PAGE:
Transfer Valves – Two-stage pumps equipped with transfer valves need regular exercise. The recommended practice is to leave the valve in the volume mode and change it over when you engage the pump on a run. At a minimum, the transfer valve should be exercised several times when doing a daily or weekly pump check.
Leaking Discharge Valves – A leaking discharge valve will usually allow for pump pressure to be shown on the individual dischage gauge that is equal to the pump discharge gauge when the discharge is capped off. If this is the case, caution firefighters not to remove the cap with the discharge under pressure. Serious injury or death could occur. Place some form of visual identifier on the discharge that it should not be opened until the discharge is repaired.
Elevation and distance both have a considerable impact on water flowing from a fire hydrant to the pump during an inline stretch. Serious consideration should be given to having a pumper at the source hydrant to pump to the pumper that is laying into the fire to overcome the loss of pressure that elevation and distance create, particularly when flowing large volumes of water.
When opening and closing discharge valves, a good rule of thumb is to take between three to five seconds. This will aid in avoiding water hammer and allow the pressure governor or relief valve to act.
If the exhaust port for the engine exhaust points downward toward the ground or at the rear tires, place a piece of plywood on the road or stood up against the tire to protect them from the heat coming out of the exhaust pipe. Left unprotected, the road could develop a pothole and the tire could be weakened.
Regular pump checks can help in identifying potential problems with you pump. A pump check should be done at least weekly. For a copy of a sample pump check form, check the TFS file vault on this web page.
Winter weather precautions – When winter shows up it brings with it comes all of the adverse conditions we only dread. Firefighter safety is always a concern, and that concern is amplified when cold weather comes to town. Make sure that all skin areas are covered and protected against the cold as well as the heat from a fire.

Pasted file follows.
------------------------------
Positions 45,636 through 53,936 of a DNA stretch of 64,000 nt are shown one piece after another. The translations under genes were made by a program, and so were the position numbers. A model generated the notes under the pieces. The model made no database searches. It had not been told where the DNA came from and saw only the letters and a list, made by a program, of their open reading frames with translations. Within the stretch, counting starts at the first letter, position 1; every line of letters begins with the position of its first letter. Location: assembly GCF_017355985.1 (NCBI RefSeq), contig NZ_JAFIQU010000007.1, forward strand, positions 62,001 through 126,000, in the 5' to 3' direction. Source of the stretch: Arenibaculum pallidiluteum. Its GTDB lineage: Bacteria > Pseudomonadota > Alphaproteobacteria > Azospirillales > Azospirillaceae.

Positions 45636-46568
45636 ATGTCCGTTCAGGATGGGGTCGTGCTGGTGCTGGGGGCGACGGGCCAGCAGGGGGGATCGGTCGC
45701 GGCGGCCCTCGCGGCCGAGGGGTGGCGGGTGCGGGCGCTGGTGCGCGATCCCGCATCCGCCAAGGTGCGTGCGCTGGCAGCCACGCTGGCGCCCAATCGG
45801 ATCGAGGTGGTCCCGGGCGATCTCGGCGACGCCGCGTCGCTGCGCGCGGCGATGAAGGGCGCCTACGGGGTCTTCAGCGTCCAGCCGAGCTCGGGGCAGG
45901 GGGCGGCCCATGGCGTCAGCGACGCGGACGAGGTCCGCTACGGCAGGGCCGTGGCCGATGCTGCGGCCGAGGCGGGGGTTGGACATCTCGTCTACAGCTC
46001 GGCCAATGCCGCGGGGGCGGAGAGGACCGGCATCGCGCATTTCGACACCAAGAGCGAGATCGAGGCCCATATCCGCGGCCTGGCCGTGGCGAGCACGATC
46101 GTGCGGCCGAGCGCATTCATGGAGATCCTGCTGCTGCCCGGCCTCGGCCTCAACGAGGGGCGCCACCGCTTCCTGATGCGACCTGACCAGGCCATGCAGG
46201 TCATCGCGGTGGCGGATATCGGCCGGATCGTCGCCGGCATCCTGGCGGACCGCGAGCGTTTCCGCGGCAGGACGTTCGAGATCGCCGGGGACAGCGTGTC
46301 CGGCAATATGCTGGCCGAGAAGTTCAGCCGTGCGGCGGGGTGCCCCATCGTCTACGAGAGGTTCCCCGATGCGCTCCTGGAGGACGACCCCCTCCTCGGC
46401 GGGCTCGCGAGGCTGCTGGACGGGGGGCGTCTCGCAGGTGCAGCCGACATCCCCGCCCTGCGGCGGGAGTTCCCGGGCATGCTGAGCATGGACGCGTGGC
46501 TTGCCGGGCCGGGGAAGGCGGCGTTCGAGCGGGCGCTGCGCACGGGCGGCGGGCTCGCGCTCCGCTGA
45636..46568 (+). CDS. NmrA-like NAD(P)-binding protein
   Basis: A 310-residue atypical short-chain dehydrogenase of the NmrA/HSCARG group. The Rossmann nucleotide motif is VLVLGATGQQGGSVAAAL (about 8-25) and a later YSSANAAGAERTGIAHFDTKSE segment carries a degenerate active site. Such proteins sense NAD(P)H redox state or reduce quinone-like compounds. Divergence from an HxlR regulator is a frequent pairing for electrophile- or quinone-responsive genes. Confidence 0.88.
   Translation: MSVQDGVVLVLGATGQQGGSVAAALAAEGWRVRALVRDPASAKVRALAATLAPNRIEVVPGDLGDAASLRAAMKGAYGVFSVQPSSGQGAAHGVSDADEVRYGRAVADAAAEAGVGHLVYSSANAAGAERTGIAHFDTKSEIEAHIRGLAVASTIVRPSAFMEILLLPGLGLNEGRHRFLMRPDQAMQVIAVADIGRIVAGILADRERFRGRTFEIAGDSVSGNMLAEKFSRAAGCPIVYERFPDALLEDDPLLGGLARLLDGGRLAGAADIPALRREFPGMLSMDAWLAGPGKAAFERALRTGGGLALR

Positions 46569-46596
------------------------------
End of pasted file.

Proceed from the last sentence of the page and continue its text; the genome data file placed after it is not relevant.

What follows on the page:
Cold weather can also wreak havoc on fireground operations, and especial equipment. Make sure that moving parts are properly lubricated to prevent ice build ups that will hinder operation. Ground ladders for example should be coated with candle wax to ensure smooth operation. Bleeder valves and drain valves on pumps should be left open after water has been flowed to allow all water trapped in the discharge or intake to fully drain. Close the bleeder valves and drain valves after you are back at the station.
If you are running with your pump wet, make sure that you circulate water from the tank to the pump and back again if you are standing by for any length of time at a scene. It doesn't take long, particularly on a frigid day or night for the small amount of water in the pump to freeze up and potentially crack a discharge pipe or the pump casing.
Non functioning main discharge gauges – If you suspect that the main pump discharge gauge is broken or providing incorrect readings, open a capped off discharge and use the gauge for that discharge as your main pump discharge gauge. You can check gauge accuracy by inserting a calibrated test gauge into the pressure discharge test port and running water at various pressures from the tank to the pump and back into the tank. Compare the main pump discharge gauge together with the open but capped discharge gauge against the pressure reading of the calibrated gauge. if a gauge is providing incorrect readings you will now know it and can get it fixed.
When testing your relief valve, always use a different pressure setting. This will prevent the spring in the relief valve from developing a memory. A relief valve should be checked by flowing water through it at least weekly.
Every time you drive, make sure you drive to stay alive. If you are the driver of a vehicle or apparatus, make sure that everyone in the apparatus is seated and belted in. If you want to honor the memory of those who have died in the line of duty due to motor vehicle collisions in fire apparatus wear your seat belt, every run every time.